The Casino Murder Case
The Casino Murder Case is a 1934 novel written by S. S. Van Dine in the series about fictional detective Philo Vance. In this outing, a murder investigation is connected with a private casino on New York's Upper West Side, and the wealthy and unorthodox family that operates it. It was adapted into a film in 1935.
|Author||S. S. Van Dine|
|Publisher||Scribner's (US) & Cassell (UK)|
|Media type||Print (Hardback & Paperback)|
|Preceded by||The Dragon Murder Case|
|Followed by||The Garden Murder Case|
Philo Vance receives an anonymous letter alerting him to the possibility that violence will soon be done within a well-known family, and the letter also suggests that something of interest will take place that night at the casino. Vance attends, and witnesses the collapse of the son and heir to the family fortune, a heavy gambler, due to his having been poisoned—immediately after he drinks a glass of water from the casino manager's private decanter. At approximately the same time, across town, the son's wife, a former Broadway musical star, dies from poison. The curious factor is that the medical examiner cannot identify the way in which the poison was administered to the wife, except to say that no traces were found in the stomach (and no marks of a hypodermic are found). Vance attends the son's home, and investigates the wife's death—later that evening, the sister of the son and heir is also poisoned. When he recovers, the son suggests that his mother may have been responsible for the poisoning, but Vance also finds a note that suggests that the wife committed suicide. There are other characters connected with the family upon whom suspicion falls, including the sister's two suitors, one of whom is the family physician and the other the chief croupier at the family casino, and the children's uncle, who manages the casino. Vance must determine the method by which the poison was administered, and, at the same time, follows a trail that leads to one of the character's research into the production of deuterium, or "heavy water", which had just been discovered in 1934. Having worked out the murderer's plot and identity, Vance puts himself at the mercy of the murderer, who is holding Vance at gunpoint, in order to hear a confession—then, the murderer is killed in an exciting climax.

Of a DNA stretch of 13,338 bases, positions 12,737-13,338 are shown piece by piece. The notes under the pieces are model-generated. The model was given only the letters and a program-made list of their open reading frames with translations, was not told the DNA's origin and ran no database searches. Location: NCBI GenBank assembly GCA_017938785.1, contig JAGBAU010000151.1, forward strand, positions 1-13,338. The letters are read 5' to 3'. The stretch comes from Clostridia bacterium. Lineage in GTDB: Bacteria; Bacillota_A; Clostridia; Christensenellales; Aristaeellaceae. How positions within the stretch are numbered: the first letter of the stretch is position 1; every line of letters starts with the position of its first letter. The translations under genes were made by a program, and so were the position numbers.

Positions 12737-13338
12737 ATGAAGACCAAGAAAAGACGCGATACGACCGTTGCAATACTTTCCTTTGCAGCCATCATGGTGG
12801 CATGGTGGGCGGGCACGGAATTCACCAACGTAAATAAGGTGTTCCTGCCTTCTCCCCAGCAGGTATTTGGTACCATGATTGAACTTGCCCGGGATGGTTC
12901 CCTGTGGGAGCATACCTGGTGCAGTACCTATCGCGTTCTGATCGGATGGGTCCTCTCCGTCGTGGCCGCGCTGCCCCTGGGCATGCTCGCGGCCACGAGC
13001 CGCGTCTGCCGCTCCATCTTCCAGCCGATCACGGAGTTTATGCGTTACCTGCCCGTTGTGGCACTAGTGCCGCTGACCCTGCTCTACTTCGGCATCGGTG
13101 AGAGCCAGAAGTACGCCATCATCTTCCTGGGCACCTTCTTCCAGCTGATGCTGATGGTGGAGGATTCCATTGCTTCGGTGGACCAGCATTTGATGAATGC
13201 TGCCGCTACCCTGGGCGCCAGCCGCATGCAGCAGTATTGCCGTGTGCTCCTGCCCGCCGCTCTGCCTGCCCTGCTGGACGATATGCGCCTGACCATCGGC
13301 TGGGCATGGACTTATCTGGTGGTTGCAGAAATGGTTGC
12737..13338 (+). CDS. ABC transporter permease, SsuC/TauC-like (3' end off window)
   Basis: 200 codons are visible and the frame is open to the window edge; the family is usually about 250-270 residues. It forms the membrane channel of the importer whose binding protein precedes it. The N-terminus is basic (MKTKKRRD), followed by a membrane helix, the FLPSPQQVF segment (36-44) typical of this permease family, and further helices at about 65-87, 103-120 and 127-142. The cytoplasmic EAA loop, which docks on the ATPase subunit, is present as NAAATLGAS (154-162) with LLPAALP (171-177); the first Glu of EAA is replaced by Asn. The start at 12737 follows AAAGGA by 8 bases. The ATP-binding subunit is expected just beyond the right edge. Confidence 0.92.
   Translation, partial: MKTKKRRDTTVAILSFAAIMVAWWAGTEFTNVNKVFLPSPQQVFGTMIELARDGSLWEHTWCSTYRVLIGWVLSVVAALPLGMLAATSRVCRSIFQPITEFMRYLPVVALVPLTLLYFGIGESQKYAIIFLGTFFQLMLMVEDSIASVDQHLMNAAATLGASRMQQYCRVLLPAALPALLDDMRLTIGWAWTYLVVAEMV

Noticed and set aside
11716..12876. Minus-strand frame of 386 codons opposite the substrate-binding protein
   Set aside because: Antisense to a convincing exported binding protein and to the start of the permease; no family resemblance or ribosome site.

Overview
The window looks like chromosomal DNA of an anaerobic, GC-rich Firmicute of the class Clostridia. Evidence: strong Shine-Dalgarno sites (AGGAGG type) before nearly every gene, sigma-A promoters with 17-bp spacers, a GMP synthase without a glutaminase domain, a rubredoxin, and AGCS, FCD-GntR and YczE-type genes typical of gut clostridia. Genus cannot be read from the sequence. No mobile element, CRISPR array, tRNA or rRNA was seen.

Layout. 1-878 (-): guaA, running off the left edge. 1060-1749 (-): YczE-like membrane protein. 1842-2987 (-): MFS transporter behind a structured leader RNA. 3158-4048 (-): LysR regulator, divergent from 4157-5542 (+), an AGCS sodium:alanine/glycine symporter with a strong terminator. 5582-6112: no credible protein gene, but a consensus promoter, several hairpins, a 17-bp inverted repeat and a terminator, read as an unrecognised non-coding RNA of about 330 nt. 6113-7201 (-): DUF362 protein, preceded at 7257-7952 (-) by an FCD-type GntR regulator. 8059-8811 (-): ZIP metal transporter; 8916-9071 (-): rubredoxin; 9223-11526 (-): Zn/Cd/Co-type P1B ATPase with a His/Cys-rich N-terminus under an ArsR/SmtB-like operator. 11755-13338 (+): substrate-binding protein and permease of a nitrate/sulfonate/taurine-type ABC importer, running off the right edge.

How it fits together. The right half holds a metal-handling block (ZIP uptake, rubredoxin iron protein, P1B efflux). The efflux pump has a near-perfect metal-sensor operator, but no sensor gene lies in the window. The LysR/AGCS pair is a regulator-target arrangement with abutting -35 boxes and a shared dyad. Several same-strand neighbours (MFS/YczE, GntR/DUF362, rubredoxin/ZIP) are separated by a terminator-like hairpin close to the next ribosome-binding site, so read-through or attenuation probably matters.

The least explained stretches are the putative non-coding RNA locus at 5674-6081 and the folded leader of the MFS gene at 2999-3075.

Literary significance and criticism
Crime novelist and critic Julian Symons wrote: "The decline in the last six Vance books is so steep that the critic who called the ninth of them one more stitch in his literary shroud was not overstating the case." This book is the second of the final six Vance books.
- Symons, Julian, Bloody Murder, London: Faber and Faber 1972, with revisions in Penguin Books 1974, ISBN 0-14-003794-2
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